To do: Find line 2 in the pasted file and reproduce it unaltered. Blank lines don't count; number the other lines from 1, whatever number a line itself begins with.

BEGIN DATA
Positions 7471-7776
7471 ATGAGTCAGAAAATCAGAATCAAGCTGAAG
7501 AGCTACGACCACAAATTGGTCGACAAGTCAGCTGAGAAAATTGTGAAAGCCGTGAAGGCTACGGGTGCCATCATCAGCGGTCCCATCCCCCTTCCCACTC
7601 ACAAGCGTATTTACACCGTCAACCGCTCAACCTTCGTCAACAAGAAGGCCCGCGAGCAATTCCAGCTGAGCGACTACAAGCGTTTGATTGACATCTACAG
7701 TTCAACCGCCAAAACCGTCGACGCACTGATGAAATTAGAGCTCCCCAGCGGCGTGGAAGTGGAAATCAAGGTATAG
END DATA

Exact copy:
7471 ATGAGTCAGAAAATCAGAATCAAGCTGAAG